Tori Ferenc

Lives and works in the United-Kingdom

In Waiting

Something that often gets forgotten when a firstborn comes into this world, is that it is not only the birth of a child, but also of a mother. It is a metamorphic experience for the whole family – it changes the relationship dynamic and the way we look at our own parents. Pregnancy and first-time parenthood are riddled with doubts and fears. Will everything be okay with the baby? Is labour going to hurt? How will this new role change me? In my own experience, these feelings were heightened as I found out I was pregnant at the beginning of the global pandemic.

Pregnancy is a time of seemingly infinite anticipation, abruptly ended by the child’s arrival. In Waiting focuses on that period in our life when everything else was on hold. Since we were initially unable to travel and see our families in Poland, the pregnancy became an intimate experience I shared with my husband. Limited mostly to the space of our apartment, I turned the camera on us. I began documenting our lives in this transformative moment, and I have continued doing so with the arrival of our daughter.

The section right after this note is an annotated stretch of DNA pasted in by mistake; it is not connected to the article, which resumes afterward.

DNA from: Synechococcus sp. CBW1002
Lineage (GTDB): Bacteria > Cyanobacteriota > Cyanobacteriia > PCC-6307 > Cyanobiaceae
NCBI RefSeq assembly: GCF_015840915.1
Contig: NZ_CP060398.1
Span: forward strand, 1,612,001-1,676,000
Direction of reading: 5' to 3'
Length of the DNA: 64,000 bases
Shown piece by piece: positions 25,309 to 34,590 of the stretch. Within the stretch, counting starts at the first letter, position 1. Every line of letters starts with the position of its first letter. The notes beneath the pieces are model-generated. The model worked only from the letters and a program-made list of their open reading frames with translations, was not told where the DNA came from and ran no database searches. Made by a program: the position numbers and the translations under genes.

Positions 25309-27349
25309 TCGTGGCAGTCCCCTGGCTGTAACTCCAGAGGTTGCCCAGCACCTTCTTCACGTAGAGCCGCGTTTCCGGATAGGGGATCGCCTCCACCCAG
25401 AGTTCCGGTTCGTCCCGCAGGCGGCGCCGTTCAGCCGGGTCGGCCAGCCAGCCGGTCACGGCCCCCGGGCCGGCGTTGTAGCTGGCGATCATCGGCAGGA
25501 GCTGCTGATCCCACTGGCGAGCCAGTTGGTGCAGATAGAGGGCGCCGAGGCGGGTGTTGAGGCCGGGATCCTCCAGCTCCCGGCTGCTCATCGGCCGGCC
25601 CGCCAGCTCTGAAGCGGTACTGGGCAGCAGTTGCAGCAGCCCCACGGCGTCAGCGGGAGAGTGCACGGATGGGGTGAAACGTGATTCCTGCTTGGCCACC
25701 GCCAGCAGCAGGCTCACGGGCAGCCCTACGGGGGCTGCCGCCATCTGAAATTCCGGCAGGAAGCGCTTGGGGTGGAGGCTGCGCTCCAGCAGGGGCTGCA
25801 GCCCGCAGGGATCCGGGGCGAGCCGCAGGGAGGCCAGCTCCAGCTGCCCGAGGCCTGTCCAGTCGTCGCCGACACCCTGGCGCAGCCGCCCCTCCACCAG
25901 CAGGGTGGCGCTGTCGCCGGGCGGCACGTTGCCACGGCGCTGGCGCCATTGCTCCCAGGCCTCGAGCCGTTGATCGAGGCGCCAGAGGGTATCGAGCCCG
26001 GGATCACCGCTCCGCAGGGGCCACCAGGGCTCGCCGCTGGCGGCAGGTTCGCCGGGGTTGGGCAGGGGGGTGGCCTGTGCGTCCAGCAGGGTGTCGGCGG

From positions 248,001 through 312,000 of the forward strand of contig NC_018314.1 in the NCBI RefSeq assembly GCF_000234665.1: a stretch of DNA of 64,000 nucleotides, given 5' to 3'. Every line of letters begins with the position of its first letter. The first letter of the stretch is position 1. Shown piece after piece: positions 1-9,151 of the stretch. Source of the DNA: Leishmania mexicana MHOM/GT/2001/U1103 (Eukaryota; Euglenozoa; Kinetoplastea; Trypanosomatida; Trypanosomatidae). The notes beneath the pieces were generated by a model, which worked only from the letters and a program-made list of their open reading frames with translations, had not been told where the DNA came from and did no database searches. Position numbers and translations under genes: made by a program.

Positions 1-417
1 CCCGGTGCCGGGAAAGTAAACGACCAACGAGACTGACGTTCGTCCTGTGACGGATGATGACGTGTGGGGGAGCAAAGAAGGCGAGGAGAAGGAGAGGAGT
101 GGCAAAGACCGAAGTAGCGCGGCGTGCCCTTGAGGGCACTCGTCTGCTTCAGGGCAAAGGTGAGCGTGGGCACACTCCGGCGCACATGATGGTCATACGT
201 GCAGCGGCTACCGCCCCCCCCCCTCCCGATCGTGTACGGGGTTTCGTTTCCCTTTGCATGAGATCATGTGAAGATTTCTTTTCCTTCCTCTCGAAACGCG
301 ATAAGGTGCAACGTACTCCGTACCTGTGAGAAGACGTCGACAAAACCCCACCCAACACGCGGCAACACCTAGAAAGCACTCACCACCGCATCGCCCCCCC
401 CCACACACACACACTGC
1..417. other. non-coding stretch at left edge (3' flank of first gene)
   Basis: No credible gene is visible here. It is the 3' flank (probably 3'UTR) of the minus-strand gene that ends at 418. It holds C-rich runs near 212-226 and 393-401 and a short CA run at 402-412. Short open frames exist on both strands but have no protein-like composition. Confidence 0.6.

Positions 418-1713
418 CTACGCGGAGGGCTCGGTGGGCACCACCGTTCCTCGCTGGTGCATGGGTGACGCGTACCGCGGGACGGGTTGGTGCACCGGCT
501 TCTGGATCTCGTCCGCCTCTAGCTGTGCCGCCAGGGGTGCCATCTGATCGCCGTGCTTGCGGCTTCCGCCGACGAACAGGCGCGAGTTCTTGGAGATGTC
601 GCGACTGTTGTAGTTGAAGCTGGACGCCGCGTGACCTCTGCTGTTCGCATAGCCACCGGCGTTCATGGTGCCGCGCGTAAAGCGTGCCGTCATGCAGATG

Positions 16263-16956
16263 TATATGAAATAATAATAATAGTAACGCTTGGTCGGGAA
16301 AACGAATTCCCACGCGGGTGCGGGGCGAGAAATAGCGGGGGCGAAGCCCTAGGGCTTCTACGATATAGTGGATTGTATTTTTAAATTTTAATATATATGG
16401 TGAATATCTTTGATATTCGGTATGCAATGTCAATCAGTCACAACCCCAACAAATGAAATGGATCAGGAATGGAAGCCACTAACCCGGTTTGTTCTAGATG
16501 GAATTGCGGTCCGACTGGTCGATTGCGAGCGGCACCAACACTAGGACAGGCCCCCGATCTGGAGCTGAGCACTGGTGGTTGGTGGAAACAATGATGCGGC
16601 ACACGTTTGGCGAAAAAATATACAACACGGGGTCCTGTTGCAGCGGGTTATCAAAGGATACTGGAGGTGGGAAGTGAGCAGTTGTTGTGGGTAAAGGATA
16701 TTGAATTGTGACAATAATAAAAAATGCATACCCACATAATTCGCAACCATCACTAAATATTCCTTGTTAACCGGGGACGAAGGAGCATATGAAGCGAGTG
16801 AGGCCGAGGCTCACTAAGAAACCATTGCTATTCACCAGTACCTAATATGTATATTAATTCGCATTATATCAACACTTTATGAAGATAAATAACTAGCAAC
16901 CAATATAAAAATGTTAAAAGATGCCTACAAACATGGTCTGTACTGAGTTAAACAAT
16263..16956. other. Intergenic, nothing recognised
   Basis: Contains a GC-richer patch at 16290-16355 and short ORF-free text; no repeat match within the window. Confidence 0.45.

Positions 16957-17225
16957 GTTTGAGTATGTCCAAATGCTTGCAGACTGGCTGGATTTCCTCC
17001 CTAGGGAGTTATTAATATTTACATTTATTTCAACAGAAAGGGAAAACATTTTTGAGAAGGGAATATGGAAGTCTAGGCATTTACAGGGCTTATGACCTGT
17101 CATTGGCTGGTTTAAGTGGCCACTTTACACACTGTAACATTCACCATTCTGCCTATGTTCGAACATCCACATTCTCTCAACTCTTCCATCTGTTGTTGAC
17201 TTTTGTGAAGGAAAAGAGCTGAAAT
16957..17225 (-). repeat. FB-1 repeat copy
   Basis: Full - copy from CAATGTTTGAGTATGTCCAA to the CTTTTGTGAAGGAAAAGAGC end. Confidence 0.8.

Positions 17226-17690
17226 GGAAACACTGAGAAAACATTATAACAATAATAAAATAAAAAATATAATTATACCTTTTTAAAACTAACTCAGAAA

The shadow and light play a central role in this work, reflecting the complexity of early motherhood with its highs and lows. Family portraits are tangled with still lifes of mundane parental reality – sterilised bottle teats, toys scattered on the floor, take away meals eaten in a hurry. These images echo a feeling of claustrophobia, which so many people can associate with the early days of parenthood.

Looking after a baby can be an extremely isolating experience, and there were days when I felt like the walls were closing in. I wanted to document myself in these various states between joy and anxiety. Doing this project has become a testimony of my own motherhood, but also a way to cope with its challenges. Photographing myself waiting to become a mother has turned into a form of visual diary, allowing me to explore my own boundaries on both sides of the lens.